BSA/AML & OFAC Compliance - Part II
Course Number: Webinar
Course Code: n/a
Some people might think that regulatory attention to the BSA has let up over the past couple of years, given other difficulties and areas of concern, such as fair lending, TRID, HMDA, and UDAP. Think again. With the safety and soundness of the entire industry the focus of news stories every day and many well-publicized enforcement actions, the regulators obviously haven’t eased up. These rules are still very close to being the #1 issue facing compliance officers.
In Part 2, we?ll discuss the Customer Identification Program (CIP) rules, other BSA reporting, including funds transfer recordkeeping, PEPs, pouch rules, and the Office of Foreign Asset Control (OFAC) regulations.
We’ll also talk about where the risk areas are and where examiners are criticizing institutions. Your comprehensive program must be continually updated, and we’ll make sure you have the information you need to meet expectations.
-BSA program requirements, including the 4 (5?) pillars
-Updating your risk profiles, including due diligence responsibilities
-Currency Transaction Reporting hotspots, including exemptions
-Suspicious Activity Reporting – the backbone of an effective BSA program
-Due diligence responsibilities, including Customer Due Diligence (CDD) and Enhanced Due Diligence (EDD) for high-risk customers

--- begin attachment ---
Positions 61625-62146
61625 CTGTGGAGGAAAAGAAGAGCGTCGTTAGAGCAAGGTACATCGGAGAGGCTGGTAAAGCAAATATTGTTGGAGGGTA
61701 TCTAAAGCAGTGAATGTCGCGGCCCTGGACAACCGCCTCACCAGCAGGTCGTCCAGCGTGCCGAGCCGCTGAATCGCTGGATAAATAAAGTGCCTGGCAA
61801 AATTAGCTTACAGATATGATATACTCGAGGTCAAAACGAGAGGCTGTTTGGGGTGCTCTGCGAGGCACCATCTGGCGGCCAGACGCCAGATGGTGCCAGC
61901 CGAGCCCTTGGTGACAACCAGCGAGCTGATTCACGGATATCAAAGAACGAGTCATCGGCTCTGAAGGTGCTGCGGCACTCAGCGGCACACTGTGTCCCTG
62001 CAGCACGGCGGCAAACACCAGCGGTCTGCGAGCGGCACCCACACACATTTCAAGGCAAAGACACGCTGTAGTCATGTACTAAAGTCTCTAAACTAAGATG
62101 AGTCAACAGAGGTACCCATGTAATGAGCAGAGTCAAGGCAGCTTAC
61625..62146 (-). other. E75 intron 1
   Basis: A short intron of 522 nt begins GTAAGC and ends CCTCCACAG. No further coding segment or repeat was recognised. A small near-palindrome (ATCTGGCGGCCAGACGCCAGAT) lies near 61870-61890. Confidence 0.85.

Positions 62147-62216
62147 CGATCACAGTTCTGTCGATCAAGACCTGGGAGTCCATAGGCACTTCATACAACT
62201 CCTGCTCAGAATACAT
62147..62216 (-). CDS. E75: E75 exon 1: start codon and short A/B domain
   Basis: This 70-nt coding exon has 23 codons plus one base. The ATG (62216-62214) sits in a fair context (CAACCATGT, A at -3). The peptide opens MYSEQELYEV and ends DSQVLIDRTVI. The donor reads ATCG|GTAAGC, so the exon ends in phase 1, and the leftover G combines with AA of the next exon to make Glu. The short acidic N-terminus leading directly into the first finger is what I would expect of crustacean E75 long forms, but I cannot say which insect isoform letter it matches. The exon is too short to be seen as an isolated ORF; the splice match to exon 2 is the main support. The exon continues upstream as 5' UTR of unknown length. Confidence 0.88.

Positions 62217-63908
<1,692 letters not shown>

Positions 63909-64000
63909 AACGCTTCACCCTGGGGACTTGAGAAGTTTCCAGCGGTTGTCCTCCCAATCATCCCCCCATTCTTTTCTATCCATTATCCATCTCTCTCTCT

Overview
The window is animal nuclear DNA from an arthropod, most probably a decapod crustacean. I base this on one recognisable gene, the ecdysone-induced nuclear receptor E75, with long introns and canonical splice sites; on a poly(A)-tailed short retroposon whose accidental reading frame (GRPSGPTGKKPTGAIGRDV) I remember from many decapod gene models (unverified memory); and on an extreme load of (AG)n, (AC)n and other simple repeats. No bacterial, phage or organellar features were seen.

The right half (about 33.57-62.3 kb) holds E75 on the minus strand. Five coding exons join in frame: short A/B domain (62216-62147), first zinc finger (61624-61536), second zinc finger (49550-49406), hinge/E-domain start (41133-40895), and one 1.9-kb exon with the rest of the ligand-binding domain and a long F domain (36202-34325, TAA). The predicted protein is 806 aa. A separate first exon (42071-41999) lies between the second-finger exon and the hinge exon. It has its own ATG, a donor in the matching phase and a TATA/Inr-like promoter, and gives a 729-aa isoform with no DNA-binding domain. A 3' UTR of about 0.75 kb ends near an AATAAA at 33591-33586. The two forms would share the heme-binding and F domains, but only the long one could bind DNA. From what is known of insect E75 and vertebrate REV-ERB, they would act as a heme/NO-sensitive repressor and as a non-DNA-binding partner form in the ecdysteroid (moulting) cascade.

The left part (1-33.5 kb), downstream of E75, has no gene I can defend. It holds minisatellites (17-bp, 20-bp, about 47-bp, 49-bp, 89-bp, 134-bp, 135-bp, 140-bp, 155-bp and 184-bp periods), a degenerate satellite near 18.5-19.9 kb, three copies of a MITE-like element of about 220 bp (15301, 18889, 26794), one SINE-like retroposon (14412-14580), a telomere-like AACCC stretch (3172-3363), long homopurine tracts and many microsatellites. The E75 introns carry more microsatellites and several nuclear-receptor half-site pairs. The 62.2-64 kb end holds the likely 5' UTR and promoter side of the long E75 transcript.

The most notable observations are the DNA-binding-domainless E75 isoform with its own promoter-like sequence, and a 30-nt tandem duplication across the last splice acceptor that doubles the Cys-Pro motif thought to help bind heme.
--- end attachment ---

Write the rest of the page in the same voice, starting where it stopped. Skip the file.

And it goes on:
-Selling monetary instruments for cash – collecting and retaining information
-Money Services Businesses (MSBs) ? a special type of customer
-Funds transfer recordkeeping – more information collection
-OFAC rules ? who and what to screen?
-Blocked & rejected transactions – what’s the difference and how do I know which to do?
-Additional USA Patriot Act requirements, such as 314(a), PEPs, and Pouch activities
-Identifying customers and maintaining proper evidence under CIP rules
-Regulatory reorganization of BSA rules
-FinCEN hotspots and areas for review
Audience: These rules impact most anyone in your institution who has direct dealings with customers, such as Customer Service Representatives and tellers. But others are impacted as well, like loan officers and others who make important customer-related decisions. Compliance officers, auditors, attorneys, and management too will benefit from this information, as well, as they often are the ones who must draft these complex programs, administer them, and audit them.